Joanna Cox and Ciaran Molloy of the Institution of Engineering and Technology discuss their recent workshop on the Irish border and Brexit
The Brexit and the Irish Border
04 Apr 2018
In the negotiations on leaving the European Union, the impact of Brexit on Northern Ireland and the Irish border remains a thorny issue. At this critical juncture, we believe that the voices of those involved in manufacturing and technology in Northern Ireland must be heard.
On the 21st March the Institution of Engineering and Technology (IET), and its Engineering Policy Group for Northern Ireland, brought together representatives from the engineering, manufacturing, science, and technology communities in Northern Ireland to debate the impact of Brexit on the Irish border at a workshop in Belfast. This event, examined a range of challenges and opportunities that stem from the UK’s withdrawal from the Customs Union and the Single Market.
Since the Good Friday agreement in 1998, the economy across the island of Ireland has grown rapidly, with manufacturing and technology behind much of this prosperity. The GDP of the Republic of Ireland has tripled. In Northern Ireland, manufacturing and technology make up around a third of the overall economy, and advanced manufacturing and engineering in Northern Ireland has grown more rapidly in Northern Ireland than elsewhere in the UK. High tech and renewables are gradually replacing jobs that were lost in heavy industry. Close academic and business links in the region are a vital element of this growth. Nevertheless, in contrast to the Republic of Ireland, the economy in Northern Ireland remains fragile, and shocks to the system such as Brexit are a major economic obstacle, which threaten both peace and prosperity.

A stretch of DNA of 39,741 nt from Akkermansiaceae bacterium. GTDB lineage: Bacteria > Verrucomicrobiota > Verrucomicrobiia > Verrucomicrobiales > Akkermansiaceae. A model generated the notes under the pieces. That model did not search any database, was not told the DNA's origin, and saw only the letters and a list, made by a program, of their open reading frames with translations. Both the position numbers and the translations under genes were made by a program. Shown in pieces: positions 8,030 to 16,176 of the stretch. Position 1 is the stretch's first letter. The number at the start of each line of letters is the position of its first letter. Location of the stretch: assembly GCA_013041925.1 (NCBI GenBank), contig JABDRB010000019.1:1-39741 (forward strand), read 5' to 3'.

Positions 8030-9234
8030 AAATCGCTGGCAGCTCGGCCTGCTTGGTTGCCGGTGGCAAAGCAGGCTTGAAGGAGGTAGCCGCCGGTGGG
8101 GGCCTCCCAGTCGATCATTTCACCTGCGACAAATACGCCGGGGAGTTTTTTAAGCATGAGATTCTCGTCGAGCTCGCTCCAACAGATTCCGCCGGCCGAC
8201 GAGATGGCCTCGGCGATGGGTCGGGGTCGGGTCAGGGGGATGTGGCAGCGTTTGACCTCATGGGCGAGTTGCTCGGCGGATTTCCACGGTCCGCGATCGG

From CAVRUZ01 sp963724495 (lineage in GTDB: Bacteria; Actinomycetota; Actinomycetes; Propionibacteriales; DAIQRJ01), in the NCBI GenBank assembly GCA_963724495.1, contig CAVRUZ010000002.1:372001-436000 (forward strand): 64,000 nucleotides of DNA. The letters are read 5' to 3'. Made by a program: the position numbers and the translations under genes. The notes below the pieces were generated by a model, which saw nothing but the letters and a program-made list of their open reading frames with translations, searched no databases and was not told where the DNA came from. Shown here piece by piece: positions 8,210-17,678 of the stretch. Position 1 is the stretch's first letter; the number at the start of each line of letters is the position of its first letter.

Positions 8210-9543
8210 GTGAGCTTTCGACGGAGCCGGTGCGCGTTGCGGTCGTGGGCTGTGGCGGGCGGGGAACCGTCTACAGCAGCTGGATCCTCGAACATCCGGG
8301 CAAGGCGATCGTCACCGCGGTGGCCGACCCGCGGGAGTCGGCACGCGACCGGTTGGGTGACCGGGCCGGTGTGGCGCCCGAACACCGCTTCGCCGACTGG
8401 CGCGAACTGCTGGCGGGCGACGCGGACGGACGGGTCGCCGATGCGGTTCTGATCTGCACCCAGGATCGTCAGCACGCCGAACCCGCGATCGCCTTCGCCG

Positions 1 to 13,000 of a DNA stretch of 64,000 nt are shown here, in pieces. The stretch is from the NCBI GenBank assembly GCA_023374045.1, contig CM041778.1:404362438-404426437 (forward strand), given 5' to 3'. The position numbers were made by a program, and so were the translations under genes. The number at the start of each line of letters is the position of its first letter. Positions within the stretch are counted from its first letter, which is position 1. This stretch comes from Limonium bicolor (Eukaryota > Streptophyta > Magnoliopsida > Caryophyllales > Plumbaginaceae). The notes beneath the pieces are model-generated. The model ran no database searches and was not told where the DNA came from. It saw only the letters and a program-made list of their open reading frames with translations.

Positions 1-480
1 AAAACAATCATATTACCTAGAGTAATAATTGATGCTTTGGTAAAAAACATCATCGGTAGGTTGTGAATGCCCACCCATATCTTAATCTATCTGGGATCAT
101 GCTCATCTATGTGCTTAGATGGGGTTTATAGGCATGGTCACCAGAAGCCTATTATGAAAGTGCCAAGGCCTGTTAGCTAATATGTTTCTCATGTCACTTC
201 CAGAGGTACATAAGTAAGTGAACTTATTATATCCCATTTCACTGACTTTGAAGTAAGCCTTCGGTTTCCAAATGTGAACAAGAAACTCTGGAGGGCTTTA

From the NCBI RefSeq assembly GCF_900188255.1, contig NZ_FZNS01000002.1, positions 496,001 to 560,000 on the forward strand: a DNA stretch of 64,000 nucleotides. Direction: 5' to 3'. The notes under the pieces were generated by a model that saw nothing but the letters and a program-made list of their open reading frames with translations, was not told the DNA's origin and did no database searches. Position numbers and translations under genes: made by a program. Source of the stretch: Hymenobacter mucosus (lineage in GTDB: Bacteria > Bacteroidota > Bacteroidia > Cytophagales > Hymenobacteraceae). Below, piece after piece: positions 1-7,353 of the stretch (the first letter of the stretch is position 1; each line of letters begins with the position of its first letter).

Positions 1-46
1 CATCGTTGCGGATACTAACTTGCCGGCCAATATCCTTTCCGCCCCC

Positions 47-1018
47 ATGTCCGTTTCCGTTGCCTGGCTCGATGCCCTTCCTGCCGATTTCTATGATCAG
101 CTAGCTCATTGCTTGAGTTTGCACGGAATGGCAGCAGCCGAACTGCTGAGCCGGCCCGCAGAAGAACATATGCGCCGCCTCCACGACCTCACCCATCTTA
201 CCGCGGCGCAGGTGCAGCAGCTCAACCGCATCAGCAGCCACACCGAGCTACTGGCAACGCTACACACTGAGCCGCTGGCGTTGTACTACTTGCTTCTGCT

The decision of the UK to leave the Single Market and the Customs Union will profoundly affect the Northern Ireland economy. Every business judgement ranging from energy costs through to data transfer will be shaped by policies adopted in the next few months and the issue of the border is still the object of considerable political controversy. The Joint Report of 8 December 2017, which allowed talks to proceed to the next stage, contained suggested solutions for resolving border arrangements, which are not mutually compatible. Currently, much of the text in the draft withdrawal agreement which relates to the protocols surrounding the Ireland/Northern Ireland arrangements is still to be agreed. While these issues continue to be debated by a specialist committee of the UK and the EU 27, the question needs to be resolved by October 2018 at the latest.
The Northern Ireland border is 310 miles long with over 200 formal crossing points and probably the same number again of informal crossing points. The recent report of the Northern Ireland Affairs Committee “The land border between Northern Ireland and Ireland” documents the long standing “porous” nature of the border, the large numbers who cross it on a daily basis, and the dominance of small businesses and agriculture in cross border trading. It also notes that the border “has unique political significance due to the history of Ireland”.
The UK insists that the Irish border issue can be solved by a “deep and comprehensive” free-trade deal with a customs agreement bolted on, and if that proves impossible, “frictionless” trade may be achieved using technological solutions. This was reiterated by Teresa May in her letter to Donald Tusk, just prior to the publication of the draft withdrawal agreement. If this is not possible, the suggested “backstop” from the EU was that Northern Ireland should effectively remain in the Customs Union, a position which is unacceptable to the DUP which maintains the Conservative Government in power at Westminster. None of this will be easy to resolve.